Sunday, October 23, 2011
Think through the assignment
Talent searches and talent alignment is much more about mismatches, blind spots, and false hopes than success. Finding the right people for the right job at the right time is an exhausting process. Consider the following from the book:
"That's the real talent problem in America. It's not that we don't know enough about candidates. Today's dossiers on serious contenders for a CEO's job frequently surpass what the U.S. Senate knew about Supreme Court nominees a few decades ago. It's not that there are too few talented people to fill crucial openings. This is a country in which talent proliferates. It isn't even that competition for the most capable people is unbearably intense. Many great talent discoveries of recent years involved overlooked prospects such as author J.K. Rowling and baseball pitcher Mariano Rivera, who attracted almost no interest from anyone at the time. The real problem is that even some of the most diligent, ambitious organizations have built talent-scouting systems that don't work.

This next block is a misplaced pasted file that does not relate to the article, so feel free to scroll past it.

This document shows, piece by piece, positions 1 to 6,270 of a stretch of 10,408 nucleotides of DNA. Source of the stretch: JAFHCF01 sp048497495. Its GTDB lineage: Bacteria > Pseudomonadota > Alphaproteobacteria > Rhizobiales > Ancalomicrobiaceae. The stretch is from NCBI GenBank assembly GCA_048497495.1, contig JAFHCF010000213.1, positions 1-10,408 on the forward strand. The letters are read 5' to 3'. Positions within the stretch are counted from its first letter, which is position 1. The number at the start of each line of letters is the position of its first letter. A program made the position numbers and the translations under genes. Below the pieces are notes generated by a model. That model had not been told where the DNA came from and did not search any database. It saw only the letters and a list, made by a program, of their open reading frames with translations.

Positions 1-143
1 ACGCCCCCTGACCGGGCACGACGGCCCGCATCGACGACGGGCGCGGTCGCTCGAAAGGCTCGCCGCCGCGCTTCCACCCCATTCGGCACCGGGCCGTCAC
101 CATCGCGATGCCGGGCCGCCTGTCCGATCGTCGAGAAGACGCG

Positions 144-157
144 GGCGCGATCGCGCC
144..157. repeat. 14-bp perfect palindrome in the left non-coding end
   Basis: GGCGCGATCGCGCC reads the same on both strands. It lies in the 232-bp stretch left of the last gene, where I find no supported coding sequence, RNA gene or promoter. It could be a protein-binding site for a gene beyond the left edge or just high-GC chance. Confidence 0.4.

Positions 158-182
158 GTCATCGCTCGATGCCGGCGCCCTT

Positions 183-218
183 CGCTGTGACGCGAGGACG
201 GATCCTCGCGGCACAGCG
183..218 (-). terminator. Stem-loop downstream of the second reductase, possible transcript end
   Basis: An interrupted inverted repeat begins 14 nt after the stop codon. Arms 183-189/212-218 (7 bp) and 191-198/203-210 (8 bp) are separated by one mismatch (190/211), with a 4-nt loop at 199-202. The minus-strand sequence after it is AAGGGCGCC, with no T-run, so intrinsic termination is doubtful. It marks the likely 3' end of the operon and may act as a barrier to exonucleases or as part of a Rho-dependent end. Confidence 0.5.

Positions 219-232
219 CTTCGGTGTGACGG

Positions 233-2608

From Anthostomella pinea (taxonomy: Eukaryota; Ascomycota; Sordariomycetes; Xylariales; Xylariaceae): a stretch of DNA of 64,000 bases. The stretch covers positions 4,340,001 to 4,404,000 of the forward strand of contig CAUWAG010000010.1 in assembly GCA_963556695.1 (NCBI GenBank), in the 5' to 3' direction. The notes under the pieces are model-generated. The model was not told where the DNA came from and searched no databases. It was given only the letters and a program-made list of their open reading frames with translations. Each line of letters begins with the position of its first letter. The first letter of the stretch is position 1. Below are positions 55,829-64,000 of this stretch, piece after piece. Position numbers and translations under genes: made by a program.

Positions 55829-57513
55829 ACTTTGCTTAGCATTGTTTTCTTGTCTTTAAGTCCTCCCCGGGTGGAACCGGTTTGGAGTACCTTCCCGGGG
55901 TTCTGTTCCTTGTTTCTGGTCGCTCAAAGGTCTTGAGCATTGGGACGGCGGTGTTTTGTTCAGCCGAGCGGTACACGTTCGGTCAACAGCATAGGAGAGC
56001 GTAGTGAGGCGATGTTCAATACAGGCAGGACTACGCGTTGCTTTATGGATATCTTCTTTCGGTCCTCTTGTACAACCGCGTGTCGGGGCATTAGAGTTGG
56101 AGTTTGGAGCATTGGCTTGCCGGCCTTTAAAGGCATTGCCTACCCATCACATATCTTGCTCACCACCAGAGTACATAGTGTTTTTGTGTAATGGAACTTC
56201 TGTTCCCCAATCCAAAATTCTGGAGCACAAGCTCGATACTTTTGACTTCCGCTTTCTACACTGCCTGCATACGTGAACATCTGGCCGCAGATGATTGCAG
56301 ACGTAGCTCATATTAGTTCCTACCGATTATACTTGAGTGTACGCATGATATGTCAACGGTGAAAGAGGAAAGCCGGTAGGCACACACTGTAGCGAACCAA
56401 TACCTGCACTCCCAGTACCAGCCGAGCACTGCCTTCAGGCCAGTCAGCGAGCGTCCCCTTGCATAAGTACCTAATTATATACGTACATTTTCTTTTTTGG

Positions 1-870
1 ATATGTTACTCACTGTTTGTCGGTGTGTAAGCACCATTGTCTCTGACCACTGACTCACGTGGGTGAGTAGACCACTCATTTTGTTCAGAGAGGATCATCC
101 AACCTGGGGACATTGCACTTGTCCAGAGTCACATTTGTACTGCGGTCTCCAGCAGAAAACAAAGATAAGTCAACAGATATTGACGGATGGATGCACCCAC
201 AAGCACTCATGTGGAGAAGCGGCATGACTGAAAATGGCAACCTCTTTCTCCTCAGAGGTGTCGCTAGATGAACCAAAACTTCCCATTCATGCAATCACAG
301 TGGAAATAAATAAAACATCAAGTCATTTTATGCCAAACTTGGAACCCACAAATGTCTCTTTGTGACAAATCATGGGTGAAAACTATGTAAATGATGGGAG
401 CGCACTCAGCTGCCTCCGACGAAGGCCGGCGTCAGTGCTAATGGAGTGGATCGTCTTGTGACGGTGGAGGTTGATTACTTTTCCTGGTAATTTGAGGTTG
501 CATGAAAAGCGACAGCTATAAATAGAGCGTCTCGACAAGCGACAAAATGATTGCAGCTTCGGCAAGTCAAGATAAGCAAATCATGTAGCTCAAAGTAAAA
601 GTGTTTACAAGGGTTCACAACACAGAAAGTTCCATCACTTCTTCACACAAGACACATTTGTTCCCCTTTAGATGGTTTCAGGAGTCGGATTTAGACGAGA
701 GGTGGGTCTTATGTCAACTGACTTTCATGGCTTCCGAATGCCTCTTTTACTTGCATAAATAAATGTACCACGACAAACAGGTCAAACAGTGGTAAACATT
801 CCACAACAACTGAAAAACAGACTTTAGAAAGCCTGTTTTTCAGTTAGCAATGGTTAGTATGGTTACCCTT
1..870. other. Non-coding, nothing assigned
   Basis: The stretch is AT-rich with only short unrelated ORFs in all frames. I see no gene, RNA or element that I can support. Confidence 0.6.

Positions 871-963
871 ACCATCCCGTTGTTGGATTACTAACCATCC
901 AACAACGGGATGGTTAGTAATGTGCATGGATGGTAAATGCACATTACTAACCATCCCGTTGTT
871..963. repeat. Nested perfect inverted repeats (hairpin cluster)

Peter Drucker, the legendary business-strategy scholar, spent much of his career studying the ways that organizations hire. His advice always flowed from the same starting point. Before you do anything else, he wrote, "Think through the assignment." That sounds painfully simple. It seems so obvious that many leaders dash past that step. They prefer to get started right away on the high-stakes drama of grilling candidates and slotting them into a scoring system. Yet Drucker was right."
Getting the "right people on an off the bus" is an overly simplistic view of the process and a underlying issue (The "bus" metaphor is rather silly in the context of a IBM or GE - - they can fill a large city). Take the case of Rivera - - let's put him on the bus as a starting pitcher. He fails at that - - does that mean Rivera is on the wrong bus? Could be - - it could also mean that someone put Rivera in the wrong seat on the right bus. Someone looked at Rivera and forgot to think broadly and clearly about context. When picking starters and relievers - - someone forgot to ask "What is this job all about?" The other key point, and Rowling is a good example - - we have a tendency to define people by "what they are not" versus "what they are". A whole bunch of people never even ask Rowling to get on the bus, and that was a trillion dollar mistake (she found her spot not on another bus, but on an ocean liner).
If you cannot answer the "What is this job all about?" question at the start and get it properly resolved in correct context - - your bus is going to be a mess.